More about the Arizona Form 140 Instructions Individual Income Tax TY 2015
Other Arizona Individual Income Tax Forms:
|Form Code||Form Name|
|Form 140||Resident Personal Income Tax Return|
|Form 140EZ||Resident Personal Income Tax (EZ Form) Package|
|Form 140 Instructions||Income Tax Instruction Packet|
|140-A||Schedule A - Itemized Deduction Adjustments|
|Form 204||Application for Filing Extension|
Arizona usually releases forms for the current tax year between January and April. We last updated Arizona Form 140 Instructions from the Department of Revenue in April 2016.
About the Individual Income Tax
The IRS and most states collect a personal income tax, which is paid throughout the year via tax withholding or estimated income tax payments.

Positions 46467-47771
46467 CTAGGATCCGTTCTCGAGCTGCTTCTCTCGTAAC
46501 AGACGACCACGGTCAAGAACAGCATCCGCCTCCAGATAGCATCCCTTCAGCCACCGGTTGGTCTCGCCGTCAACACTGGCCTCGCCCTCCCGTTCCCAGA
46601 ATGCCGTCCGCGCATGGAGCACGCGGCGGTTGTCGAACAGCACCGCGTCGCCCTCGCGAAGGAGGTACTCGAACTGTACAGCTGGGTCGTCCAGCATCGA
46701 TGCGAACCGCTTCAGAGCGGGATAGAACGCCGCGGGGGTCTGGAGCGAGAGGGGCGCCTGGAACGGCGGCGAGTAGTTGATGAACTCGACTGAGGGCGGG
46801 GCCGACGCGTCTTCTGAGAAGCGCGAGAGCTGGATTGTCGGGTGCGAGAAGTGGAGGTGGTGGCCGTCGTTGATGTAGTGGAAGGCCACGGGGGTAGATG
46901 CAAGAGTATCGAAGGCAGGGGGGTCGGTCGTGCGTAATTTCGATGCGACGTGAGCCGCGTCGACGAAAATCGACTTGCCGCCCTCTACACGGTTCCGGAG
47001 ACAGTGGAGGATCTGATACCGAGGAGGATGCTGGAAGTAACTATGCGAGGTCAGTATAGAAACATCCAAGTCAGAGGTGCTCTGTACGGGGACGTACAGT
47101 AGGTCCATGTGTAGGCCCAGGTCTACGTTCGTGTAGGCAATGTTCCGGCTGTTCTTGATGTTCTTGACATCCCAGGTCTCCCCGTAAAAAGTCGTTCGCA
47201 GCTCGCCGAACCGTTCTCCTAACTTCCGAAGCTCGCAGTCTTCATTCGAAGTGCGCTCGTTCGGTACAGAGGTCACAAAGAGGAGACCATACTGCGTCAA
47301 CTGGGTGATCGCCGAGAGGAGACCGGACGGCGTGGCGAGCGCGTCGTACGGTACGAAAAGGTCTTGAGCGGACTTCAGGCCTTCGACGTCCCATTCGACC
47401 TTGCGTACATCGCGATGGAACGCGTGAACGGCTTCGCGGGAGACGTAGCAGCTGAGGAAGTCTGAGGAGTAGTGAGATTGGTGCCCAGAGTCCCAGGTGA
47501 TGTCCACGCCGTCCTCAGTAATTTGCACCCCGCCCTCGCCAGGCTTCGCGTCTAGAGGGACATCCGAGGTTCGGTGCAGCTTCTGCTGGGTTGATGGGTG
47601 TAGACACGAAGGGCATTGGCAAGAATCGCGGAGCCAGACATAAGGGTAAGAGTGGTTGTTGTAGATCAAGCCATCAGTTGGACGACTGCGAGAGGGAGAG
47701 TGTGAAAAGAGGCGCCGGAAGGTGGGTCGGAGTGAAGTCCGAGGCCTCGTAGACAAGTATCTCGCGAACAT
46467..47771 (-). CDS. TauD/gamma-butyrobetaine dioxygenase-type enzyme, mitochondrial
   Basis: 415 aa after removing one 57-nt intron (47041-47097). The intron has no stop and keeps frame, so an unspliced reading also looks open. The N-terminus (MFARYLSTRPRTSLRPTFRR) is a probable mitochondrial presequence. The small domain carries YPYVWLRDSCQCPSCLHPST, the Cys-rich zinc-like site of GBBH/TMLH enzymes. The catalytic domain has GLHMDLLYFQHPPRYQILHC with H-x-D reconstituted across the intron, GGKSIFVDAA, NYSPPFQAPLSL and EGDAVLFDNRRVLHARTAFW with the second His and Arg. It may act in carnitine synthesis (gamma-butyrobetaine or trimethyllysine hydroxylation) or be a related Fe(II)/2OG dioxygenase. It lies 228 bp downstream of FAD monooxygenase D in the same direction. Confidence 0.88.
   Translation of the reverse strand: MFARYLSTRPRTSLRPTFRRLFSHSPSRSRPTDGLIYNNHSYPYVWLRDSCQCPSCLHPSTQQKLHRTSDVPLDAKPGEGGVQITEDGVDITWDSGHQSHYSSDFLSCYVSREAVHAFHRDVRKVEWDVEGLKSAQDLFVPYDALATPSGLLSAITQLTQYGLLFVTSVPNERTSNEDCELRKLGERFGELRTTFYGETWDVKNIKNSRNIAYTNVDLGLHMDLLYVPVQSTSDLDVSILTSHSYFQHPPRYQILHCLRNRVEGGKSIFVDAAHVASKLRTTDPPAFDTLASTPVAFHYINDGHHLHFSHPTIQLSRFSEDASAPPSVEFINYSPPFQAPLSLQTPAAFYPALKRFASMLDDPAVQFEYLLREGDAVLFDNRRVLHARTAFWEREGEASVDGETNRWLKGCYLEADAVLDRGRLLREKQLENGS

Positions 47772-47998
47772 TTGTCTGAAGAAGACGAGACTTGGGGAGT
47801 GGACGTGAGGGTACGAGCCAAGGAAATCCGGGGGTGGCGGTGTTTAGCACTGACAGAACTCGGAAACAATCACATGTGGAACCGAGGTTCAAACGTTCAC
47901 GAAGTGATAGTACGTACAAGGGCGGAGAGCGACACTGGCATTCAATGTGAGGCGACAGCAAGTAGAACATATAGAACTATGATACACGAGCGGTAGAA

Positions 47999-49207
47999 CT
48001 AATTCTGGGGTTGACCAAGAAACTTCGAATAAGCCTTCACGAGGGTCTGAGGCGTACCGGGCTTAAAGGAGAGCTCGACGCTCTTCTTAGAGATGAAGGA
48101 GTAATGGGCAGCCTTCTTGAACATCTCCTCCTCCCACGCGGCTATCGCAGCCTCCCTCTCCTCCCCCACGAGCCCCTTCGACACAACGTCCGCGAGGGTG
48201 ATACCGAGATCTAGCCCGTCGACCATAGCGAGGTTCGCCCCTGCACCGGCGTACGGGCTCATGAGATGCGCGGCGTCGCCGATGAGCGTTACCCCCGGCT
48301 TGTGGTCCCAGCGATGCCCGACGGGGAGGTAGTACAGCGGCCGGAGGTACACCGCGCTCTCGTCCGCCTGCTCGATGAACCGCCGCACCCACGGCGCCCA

Most taxpayers are required to file a yearly income tax return in April to both the Internal Revenue Service and their state's revenue department, which will result in either a tax refund of excess withheld income or a tax payment if the withholding does not cover the taxpayer's entire liability. Every taxpayer's situation is different - please consult a CPA or licensed tax preparer to ensure that you are filing the correct tax forms!
While we do our best to keep our list of Arizona Income Tax Forms up to date and complete, we cannot be held liable for errors or omissions. Is the form on this page out-of-date or not working? Please let us know and we will fix it ASAP.